Clothing and walking equipment

Clothing and walking equipment

walking sticks

All walkers will have their personal preferences for items of clothing and equipment, some carrying bulging rucksacks packed with everything needed for for all eventualities, some taking a more minimalist approach. Our recommendations are no more than that, but you should wear comfortable clothing that is appropriate for the weather, the season and the altitude at which you are walking, plus take an extra layer for emergencies.


  • a comfortable pair of walking boots with good grip and ankle support. On our easy walks in the valleys a pair of sturdy walking shoes will suffice.
  • waterproof and windproof  jacket and leggings.
  • enough layers to keep warm when you stop for a break and in the worst weather that you might expect.  Look for items that wick.  Do not wear jeans!
  • socks that you know are comfortable.
  • a warm hat.  Also consider a sunhat.
  • gloves.  If you are walking high-level routes with cable protection, consider a pair of gloves with some kind of grip across the palms.


  • a comfortable rucksack.
  • map and compass and know how to use them!  GPS systems are becoming increasingly popular, but a map and compass should still be carried.  See our Slovenia maps page for more information.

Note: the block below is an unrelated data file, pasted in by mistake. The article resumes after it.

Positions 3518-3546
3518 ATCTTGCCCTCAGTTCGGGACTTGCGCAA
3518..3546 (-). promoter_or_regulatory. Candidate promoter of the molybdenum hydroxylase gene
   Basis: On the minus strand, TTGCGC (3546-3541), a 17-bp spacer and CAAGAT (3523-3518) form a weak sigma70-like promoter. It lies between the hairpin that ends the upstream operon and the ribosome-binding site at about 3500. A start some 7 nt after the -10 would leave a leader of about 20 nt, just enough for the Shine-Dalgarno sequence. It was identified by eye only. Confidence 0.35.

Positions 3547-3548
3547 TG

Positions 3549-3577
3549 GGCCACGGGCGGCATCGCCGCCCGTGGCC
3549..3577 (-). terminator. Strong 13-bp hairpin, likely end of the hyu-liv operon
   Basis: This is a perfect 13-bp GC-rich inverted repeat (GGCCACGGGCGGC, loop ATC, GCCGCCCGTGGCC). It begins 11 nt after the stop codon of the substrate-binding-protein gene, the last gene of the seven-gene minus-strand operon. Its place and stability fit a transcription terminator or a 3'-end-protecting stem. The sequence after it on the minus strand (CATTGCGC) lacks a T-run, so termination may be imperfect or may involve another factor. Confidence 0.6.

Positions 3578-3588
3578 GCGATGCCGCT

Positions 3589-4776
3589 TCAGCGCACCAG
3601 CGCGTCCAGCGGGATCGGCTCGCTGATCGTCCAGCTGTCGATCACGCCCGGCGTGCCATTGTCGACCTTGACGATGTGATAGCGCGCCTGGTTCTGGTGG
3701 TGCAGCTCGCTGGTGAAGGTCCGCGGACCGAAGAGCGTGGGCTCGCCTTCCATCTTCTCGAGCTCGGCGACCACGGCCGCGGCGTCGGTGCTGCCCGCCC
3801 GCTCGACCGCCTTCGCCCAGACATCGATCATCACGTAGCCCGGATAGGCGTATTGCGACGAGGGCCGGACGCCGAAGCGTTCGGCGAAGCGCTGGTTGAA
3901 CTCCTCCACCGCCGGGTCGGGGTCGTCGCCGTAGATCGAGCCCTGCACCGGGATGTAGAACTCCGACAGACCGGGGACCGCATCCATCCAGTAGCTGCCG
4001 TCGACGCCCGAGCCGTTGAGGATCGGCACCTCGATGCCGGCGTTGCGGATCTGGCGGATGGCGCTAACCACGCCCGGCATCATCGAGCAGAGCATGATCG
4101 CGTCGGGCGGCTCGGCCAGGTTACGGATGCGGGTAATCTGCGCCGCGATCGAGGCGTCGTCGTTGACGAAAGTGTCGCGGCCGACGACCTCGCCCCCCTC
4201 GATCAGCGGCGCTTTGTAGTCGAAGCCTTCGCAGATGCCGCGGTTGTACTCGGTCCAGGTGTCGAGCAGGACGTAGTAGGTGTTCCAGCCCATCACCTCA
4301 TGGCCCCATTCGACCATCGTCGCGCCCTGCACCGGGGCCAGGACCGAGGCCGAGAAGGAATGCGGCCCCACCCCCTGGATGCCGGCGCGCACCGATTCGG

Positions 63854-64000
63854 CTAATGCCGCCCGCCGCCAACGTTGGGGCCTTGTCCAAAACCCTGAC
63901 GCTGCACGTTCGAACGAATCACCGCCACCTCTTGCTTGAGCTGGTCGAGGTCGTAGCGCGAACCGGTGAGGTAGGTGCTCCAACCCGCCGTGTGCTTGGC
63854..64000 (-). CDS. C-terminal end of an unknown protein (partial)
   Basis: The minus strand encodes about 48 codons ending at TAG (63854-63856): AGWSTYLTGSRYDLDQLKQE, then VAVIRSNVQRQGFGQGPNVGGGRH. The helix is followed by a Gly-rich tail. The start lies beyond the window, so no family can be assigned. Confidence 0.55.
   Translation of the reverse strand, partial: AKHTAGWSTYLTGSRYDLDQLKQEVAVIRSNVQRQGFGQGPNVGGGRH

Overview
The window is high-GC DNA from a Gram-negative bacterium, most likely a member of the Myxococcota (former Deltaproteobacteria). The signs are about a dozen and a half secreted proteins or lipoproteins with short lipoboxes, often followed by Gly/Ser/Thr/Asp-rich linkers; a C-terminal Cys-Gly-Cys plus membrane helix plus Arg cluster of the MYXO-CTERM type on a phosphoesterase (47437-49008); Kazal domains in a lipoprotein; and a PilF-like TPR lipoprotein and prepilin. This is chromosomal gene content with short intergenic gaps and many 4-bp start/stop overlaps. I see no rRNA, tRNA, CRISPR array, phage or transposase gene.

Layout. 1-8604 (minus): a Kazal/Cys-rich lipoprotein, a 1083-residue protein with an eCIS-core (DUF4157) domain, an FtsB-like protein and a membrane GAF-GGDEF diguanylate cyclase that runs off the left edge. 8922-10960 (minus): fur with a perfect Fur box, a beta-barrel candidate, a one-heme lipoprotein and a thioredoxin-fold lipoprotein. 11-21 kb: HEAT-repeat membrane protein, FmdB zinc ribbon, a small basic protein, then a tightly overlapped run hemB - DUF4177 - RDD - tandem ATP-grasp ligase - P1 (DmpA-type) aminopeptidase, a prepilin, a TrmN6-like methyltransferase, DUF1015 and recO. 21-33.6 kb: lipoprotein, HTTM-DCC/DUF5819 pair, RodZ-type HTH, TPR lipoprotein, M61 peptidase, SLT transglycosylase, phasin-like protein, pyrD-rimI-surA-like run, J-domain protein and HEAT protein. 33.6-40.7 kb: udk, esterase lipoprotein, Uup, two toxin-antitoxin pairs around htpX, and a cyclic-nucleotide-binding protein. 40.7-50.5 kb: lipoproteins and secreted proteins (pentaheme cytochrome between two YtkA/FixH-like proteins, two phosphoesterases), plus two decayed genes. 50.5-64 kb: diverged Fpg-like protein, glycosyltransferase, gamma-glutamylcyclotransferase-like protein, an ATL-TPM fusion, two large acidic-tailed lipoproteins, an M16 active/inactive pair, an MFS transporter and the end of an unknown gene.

• walking sticks (walking poles, trekking poles) – do your knees a favour, buy a pair and use them!
  • water bottle – water sources are scarce in the limestone mountains.
  • suncream/lip salve.
  • sunglasses – in the mountains the glare off the limestone rock is considerable.
  • a torch and spare batteries.  Handy on one or two of our walks, but essential emergency kit in the mountains.
  • whistle.
  • First-aid kit
  • mobile phone – emergency number is 112.  Fully charge your phone’s battery before you go and keep your phone switched off until you need it to preserve the charge.
  • a pencil and paper (for writing emergency messages).
  • penknife

Some extra equipment for high level and hut to hut walks

  • self-belaying equipment for use on protected routes.
  • ice-axe – consider taking one as snow can lie until late spring/early summer.
  • bivy bag or emergency shelter.
  • passport for ID in the huts.
  • a set of spare clothing for the evenings in the huts.

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